Support for the shoreline bylaw
To the Editor,
On March 9, Haliburton County council will meet yet again to discuss the shoreline preservation bylaw that has been in the works for several years. The pandemic has made it even more important to protect what’s left of our natural shorelines as a real estate frenzy has taken over our county and pressure on our lakes has dramatically increased.
If adopted, the bylaw would regulate only an area measured 30 metres inland from the high water mark of a defined body of water. Development around lakes has resulted in the removal of trees, shrubs and other protective vegetation, and unnatural hardened shorelines. Native vegetation, with its deep root systems and natural duff layer, acts like a sponge to hold stormwater runoff and associated nutrients. Impervious surfaces result in more stormwater running directly into the lake. Stormwater runoff picks up non point source (NPS) pollutants like soil sediment, nutrients and chemicals that can be detrimental to lake water quality. NPS pollution that enters lakes affects the nutrient balance of the water and creates less vibrant and unhealthy bottom sediments. It can cover fish eggs and habitat as well. Maintenance and restoration of shoreline vegetation and revegetation allows native plants to fill in the shoreline area and will increase biodiversity, wildlife habitat and protect property values.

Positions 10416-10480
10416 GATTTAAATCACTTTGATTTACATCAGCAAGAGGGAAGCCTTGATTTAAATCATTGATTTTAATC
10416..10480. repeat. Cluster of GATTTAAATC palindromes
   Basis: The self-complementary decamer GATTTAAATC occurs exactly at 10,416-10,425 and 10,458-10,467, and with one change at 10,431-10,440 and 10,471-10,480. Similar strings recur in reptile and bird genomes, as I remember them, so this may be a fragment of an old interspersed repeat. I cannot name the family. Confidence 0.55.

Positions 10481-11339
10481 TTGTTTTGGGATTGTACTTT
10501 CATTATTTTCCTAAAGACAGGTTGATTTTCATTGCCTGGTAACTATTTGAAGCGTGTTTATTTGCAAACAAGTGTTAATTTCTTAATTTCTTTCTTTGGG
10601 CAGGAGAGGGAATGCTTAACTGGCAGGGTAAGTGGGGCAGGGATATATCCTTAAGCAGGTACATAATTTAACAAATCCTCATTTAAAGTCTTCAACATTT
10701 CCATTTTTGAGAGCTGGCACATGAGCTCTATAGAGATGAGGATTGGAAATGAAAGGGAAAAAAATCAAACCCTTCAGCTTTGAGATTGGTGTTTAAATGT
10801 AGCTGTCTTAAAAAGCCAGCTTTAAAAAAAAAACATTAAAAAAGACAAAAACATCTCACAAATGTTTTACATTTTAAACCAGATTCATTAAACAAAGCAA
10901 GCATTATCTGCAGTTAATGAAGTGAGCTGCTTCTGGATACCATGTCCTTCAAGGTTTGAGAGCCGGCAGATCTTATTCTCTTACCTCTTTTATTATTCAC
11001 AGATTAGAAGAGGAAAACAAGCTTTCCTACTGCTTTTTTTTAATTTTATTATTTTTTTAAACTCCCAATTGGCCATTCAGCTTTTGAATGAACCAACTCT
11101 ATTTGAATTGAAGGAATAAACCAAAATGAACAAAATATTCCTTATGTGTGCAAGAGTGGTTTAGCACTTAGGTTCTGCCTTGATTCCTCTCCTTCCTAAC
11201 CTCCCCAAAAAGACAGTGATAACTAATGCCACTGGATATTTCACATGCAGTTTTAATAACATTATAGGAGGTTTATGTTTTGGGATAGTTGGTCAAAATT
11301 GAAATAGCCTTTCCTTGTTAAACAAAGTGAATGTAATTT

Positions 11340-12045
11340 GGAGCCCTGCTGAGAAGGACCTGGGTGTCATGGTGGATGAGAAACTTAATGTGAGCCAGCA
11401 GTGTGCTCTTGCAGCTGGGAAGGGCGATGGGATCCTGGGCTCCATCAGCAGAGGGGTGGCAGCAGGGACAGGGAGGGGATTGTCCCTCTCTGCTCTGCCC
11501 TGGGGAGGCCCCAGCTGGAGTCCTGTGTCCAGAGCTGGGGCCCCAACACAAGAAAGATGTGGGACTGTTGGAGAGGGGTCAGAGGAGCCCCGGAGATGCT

Opponents to the bylaw include those who gain financially in the short term from the presently unregulated lot landscaping practices which often result in long-term environmental degradation. Our councillors need to hear from people like you who understand the necessity of protecting our lakes from erosion, pollution and biodiversity loss through the nature-based solutions that native vegetation provides. Please either call or write to your local councillor, supporting adoption of the shoreline preservation bylaw, as soon as possible. Haliburton County’s amazing ecosystems will thank you!